A Lowitja Institute project led by Dr Mick Adams has culminated in a powerful video showing the role of culture, law and community in turning young men into leaders.
The ‘Valuing Aboriginal and Torres Strait Islander Young Men’ video follows a group of Ngarluma and Yindjibarndi men and women in mid-2019 “who were invited to show others how culture and law helps keep young men healthy, strong and good leaders.”
“When we put young fellas through the law we don’t sit them down in a workshop, talk at them or run them through a classroom learning module,” says Elder Peter Jeffries, CEO of the Murujuga Aboriginal Corporation.
“We take them out and get them to follow the Jina … to walk, use their feet to travel the footprints of the old people. We get them to learn by following the steps, singing the old songs, being with their family and being on ngurra or country.”
Offers Vinnie Adams from Roebourne in Western Australia’s Pilbara region – 1563km from Perth - “What we want to do is improve the livelihood of all young men. Not just in Roebourne but the whole of Australia.
“Our men are not recognised as men in our community. In society they are still kids.”
“Our future is as much education as we can put into our young generation growing up. Education about country, about our culture, education about the systems we live in today.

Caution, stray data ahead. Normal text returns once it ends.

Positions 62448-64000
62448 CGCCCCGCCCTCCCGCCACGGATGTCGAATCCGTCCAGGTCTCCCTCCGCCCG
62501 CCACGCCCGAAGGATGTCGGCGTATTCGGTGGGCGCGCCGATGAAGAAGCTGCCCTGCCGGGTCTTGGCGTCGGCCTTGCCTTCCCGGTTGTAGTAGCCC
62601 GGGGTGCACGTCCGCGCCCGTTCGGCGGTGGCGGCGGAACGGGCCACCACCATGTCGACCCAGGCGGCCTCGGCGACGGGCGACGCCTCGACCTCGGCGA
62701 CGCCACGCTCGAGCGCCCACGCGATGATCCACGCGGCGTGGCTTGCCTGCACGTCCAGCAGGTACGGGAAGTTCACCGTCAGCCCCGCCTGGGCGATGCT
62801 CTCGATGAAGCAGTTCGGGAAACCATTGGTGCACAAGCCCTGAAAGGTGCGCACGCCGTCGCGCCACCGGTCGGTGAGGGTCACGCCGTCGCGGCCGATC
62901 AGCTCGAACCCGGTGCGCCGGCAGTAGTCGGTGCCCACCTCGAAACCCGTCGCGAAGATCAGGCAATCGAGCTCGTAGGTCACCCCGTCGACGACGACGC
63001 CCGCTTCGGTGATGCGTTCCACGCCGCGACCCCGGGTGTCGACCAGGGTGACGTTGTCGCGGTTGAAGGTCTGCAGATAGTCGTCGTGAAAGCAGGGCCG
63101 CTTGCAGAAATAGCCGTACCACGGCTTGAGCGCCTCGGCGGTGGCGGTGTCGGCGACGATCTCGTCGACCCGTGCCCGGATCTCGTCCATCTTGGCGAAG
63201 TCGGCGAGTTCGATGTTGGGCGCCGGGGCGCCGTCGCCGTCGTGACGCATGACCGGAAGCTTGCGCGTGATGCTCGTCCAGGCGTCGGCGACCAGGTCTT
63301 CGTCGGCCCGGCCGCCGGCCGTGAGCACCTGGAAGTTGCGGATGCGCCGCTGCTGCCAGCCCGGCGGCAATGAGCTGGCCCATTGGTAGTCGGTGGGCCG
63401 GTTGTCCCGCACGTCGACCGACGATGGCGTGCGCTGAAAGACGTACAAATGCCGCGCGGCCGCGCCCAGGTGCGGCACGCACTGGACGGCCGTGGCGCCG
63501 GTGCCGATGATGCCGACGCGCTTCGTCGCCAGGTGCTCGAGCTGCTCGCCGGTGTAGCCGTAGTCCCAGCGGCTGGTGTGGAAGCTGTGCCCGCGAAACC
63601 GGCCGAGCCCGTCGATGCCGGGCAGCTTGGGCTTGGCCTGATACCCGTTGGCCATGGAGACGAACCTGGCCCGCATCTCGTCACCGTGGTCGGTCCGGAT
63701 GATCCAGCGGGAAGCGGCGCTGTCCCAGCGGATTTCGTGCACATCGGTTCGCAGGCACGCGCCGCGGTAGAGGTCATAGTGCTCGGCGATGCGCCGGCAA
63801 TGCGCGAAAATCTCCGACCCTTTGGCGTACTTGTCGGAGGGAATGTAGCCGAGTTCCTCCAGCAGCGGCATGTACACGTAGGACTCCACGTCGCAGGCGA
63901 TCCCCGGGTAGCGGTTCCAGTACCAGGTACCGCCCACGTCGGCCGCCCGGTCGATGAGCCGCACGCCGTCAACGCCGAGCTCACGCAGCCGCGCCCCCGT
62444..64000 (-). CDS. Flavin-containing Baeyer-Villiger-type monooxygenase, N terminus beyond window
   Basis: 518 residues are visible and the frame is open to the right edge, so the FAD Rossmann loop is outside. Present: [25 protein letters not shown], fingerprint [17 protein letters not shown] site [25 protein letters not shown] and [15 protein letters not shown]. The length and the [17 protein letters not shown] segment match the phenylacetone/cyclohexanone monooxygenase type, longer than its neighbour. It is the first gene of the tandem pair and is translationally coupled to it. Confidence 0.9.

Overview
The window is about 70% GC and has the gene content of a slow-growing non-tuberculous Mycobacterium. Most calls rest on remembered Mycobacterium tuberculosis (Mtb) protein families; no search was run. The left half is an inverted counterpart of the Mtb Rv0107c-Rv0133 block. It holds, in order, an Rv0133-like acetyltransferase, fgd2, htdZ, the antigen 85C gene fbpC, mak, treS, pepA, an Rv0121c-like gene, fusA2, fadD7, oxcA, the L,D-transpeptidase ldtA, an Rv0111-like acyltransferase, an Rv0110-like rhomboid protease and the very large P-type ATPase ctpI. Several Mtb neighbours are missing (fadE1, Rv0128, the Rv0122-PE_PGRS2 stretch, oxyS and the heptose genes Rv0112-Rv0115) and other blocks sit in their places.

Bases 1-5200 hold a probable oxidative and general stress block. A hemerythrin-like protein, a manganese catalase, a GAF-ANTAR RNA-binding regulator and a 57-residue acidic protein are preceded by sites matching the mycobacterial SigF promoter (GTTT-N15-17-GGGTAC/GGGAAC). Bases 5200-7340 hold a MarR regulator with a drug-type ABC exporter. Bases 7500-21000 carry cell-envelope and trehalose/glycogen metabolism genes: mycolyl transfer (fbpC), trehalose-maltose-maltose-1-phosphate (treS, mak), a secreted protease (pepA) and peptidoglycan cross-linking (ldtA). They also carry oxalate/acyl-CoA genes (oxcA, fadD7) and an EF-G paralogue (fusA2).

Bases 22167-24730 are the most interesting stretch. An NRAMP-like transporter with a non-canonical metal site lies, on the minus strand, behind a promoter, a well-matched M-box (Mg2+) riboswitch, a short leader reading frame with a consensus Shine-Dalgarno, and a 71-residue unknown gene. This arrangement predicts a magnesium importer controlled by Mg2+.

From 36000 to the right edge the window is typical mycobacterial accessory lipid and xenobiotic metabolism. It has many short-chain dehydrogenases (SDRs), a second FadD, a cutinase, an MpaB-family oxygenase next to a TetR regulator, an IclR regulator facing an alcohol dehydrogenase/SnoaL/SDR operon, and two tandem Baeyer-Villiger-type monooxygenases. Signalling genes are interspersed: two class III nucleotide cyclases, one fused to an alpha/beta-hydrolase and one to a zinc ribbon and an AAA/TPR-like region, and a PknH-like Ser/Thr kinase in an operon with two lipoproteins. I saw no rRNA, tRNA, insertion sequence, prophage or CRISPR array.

“We need to understand that, for our future, for our kids.”
Peter Jeffries, CEO of the Murujuga Aboriginal Corporation.
One of the men who took part in the trip on country to ‘follow the Jina’ was Gary Ramirez, who said he grew up Catholic.
“No disrespect to the Catholics, but none of that did any good for me. I went back to the longest living culture there is known to man,” says Gary in the video.
Vinnie Adams says as young men transition to manhood among men and women representing 29 different languages, they learn respect.
“Respect the elders, respect the family, respect the law, respect the culture and most importantly, respect mother earth … by showing respect, you gain respect.”
A screenshot from the video: Following the Jina
The Valuing Aboriginal and Torres Strait Islander Young Men project set out to search for a strengths-based approach in the data, through the use of yarn and film, “in order to include Aboriginal and Torres Strait Islander men in society and the economy, where deficit thinking and colonial practices have created distrust.”
The project hopes to influence governments to adopt strong, financially sustainable programs through the Commonwealth, in order to include Aboriginal and Torres Strait Islander young men in their greater Australian society and economy.
In June, he was awarded an AMHF 2020 Local Men's Health Hero Award
A long-serving champion of men's health at the Australian Indigenous HealthInfoNet, Mick is well-known for his work to ensure that male health issues are promoted and placed on the national and international agenda through advocacy, research, publication and health management. Mick has been working in the health industry for over 30 years.
VIEW THE FULL VIDEO, compiled by Len Collard and David Palmer.